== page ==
Crucial hurdle overcome for quantum computing

Our team at UNSW has just cleared a major
hurdle in making quantum computers a reality. We’ve just demonstrated the first ever calculation
in a silicon quantum computing device – and we’ve done this by making a quantum logic gate using industrial manufacturing technologies. Until now it hasn’t been possible to make
in silicon two quantum bits – which are the basic building blocks of a quantum computer – and let them interact in order to create a quantum logic gate. But we’ve now done this using the same technologies
used to make existing silicon chips – just like we carry around every day in our mobile phones or tablet. Those silicon chips have over a billion transistors
that do the information processing for you and they work by controlling tiny currents
of electrons. We’ve reconfigured those transistors and
reduced them to the level of holding just one electron to create a quantum bit – or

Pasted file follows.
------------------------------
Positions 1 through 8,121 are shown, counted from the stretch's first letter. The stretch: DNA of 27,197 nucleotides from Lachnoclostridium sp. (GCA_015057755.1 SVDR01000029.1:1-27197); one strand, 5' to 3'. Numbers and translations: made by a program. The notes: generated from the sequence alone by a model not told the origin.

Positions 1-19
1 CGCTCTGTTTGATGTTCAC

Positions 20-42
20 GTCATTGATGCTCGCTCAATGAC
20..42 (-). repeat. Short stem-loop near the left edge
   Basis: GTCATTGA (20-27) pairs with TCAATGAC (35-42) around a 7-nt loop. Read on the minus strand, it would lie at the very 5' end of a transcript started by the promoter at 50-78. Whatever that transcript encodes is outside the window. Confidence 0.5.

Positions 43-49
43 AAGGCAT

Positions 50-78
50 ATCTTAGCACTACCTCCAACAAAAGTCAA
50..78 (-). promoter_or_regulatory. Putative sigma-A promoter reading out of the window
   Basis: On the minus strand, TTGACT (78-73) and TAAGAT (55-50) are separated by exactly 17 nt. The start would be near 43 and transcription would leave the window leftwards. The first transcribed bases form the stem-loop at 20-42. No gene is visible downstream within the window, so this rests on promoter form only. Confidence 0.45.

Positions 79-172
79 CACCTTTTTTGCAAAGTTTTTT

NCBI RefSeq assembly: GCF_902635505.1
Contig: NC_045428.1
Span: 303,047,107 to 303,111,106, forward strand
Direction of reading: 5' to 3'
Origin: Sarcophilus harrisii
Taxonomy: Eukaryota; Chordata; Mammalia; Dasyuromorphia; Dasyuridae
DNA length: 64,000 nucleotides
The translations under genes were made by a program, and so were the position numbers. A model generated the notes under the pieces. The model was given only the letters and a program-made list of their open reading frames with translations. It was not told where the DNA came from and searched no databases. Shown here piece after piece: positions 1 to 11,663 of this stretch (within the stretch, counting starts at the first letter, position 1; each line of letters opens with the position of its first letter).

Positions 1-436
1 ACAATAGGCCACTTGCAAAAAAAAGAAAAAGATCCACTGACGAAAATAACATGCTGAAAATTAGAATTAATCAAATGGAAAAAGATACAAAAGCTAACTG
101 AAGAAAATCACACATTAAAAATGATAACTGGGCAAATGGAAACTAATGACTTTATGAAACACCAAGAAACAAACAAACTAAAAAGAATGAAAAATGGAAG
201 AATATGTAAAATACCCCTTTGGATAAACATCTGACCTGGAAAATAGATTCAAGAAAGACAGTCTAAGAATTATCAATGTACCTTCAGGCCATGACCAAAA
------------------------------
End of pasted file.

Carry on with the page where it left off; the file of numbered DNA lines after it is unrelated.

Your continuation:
qubit. We store the binary code of a 0 or a 1 on
the ‘spin’ of the electron – which is like a tiny compass needle. So you can think of the North of the globe as being the 0 and the South of the globe as being the 1. We’ve built two of these qubits right next
to each other – and used them to perform the first quantum calculations between two quantum bits in silicon. We use microwave fields and voltage signals
to control and to make the qubits interact to realise the 2-qubit gate, so that at the
end – the state of the right qubit depends on the state of its neighbour. As well as demonstrating the first quantum
logic gate in silicon, we’ve also designed and patented a way to scale this technology
to millions of qubits using standard industrial manufacturing techniques to build the world’s first quantum processor chip. We’re now working to identify the right
industry partners to work with to make quantum computing a reality. Our results mean that all the physical building
blocks for a silicon quantum computer have now been successfully constructed. Engineers can now begin the task of designing
and building a functional quantum computer. And that has major implications for the finance,
security and healthcare sectors.

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